These Places In Between

Carretera Austral, part 2

The Carretera Austral is a fairly digestible ride to those many international cycle tourists of all ages and varying ability who come out exclusively to ride it, however, at this time of year the mainly European cycle touring contingent is out numbered by summer holidaying Chileans.  Most are out to ride this section north of Coyhaique, the majority are from Santiago, the country’s capital.  These cyclists are heavily loaded and mainly ride mountain bikes with front suspension; they are social, fresh and fun. All of this energy inspired me to feel excited and energised with more power in my pedals than I had known for quite a while.  This was the first opportunity we have had to make friends with Chileans our own age, which of course gave us the chance to get to grips with the ridiculous Chilean slang (Si, po; cachai?; huevon), but also to understand the country and people in a way I was unable to before.

Hitch hiking is a means of travel that is thriving on the Carretera Austral and the faces of these other travellers became familiar to us as we weaved past one another, I’d always give a shout of ‘suerte chicos!’ as I pedalled past.  We cyclists all ride with our own style, some stopping to fish, others pushing on at night to organised camping, whilst others preferred to camp wild, but our trips were constantly over lapping and creating a richer combined story of this chapter of the Austral.

This section between Chaiten and Coyhaique is now over 50 percent paved, the upgrade of the road is ongoing and I imagine in the next year this whole section will be asphalt.  The remaining ripio is in poor condition due to the amount of re-construction underway, at times it could be quite unpleasant and as a result meant we actually preferred some of the paved parts.  Riding the road during this time of transition made us ponder how the surface effects how we engage with our surroundings, it was Charmian who noted that unpaved roads feel more natural and fitting with the surroundings, and on pavement we tend to ride faster and think less. With more pavement will of course come more traffic, and even more changes for the Carretera Austral because of that.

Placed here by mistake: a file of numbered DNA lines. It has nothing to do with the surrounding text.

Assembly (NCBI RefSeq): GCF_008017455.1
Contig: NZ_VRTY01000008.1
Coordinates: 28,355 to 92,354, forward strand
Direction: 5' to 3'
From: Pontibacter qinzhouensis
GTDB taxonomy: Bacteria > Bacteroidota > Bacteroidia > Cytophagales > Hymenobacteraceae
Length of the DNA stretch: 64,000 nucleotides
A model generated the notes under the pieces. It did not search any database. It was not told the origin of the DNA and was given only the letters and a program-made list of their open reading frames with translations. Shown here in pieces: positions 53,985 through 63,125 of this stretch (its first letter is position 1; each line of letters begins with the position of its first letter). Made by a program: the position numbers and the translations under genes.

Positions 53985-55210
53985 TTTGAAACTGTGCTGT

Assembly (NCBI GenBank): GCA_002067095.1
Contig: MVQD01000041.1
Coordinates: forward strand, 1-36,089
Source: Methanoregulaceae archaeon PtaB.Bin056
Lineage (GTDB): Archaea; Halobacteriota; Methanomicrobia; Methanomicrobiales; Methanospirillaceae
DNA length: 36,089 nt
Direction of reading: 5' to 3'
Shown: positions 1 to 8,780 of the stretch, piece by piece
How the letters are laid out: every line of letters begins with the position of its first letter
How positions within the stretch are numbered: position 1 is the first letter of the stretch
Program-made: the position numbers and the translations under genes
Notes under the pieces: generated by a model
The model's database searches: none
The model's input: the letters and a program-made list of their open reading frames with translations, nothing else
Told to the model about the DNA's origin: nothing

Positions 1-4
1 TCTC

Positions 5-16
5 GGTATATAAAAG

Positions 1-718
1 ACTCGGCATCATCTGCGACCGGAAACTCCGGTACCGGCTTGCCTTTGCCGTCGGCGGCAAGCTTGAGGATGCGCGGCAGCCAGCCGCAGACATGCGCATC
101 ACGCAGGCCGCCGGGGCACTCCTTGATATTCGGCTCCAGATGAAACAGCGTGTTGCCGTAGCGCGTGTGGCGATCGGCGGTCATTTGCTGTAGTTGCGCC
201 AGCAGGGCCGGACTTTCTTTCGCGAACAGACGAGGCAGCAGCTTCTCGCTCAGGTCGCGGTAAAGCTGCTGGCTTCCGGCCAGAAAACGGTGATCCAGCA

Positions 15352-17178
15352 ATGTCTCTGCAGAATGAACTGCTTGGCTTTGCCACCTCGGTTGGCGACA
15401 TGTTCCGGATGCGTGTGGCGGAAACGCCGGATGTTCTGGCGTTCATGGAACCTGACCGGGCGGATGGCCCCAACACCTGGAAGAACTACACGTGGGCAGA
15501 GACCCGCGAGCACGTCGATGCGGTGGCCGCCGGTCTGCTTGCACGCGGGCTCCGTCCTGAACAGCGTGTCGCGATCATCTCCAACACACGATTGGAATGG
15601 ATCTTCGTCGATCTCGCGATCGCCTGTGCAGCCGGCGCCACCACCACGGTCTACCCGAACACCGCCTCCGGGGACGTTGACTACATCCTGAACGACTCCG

I need to make a special mention about the earwigs of the Austral; although it is impossible to photograph these things they get everywhere when you camp, and the next time you unpack your sleeping things you can guarantee some will drop out of your stuff, these little things seem to like hitch hiking too.


25th January – Chaiten to Villa Santa Lucia


We have a lazy start that morning chatting to other travellers and waiting for our tents to dry, it is 11am before we head out of town.


Examining my frame bag, I have been over stuffing it for a while and the zips finally gave way.


Shop mural, Chaiten.


How often can I used the phrase cabin porn without sounding tedious?


The road is brand new, and there is no traffic. The kilometres pass quickly.


The first of many river and snow capped mountain scenes.




After 45km we cross this suspension bridge and the ripio begins again. For a short while we are joined with a constantly smiling German called Manuel who rides in jeans and likes to stop to fish at every opportunity. To the right you can see two embracing hitch hikers waiting for a ride.




We climb up hill through a forest, following a river the whole way.


During the climb we meet 3 Chileans – Gary (pictured here celebrating the top of the climb), and two brothers Vicente and Jose two brothers from Coihaique, the biggest town on the Carretera Austral.


We rest to eat Nalca stalks….




The brothers tell us about this plant, the stalk can be cut off, and peeled and eaten with salt. It tastes like lemony celery.


It is then just a short push to Villa Santa Lucia.


We find an idyllic spot just before the entrance of the village.


Charms on water collecting duty.


We do a few trips in to the village to buy wine, 3 litres in total and we make what would translate as ‘Christmas wine’, what we know as mulled wine. Spirits are high and when it starts raining we all pile into Gary’s capacious 2 man tent, we stay up drinking and laughing until 2am.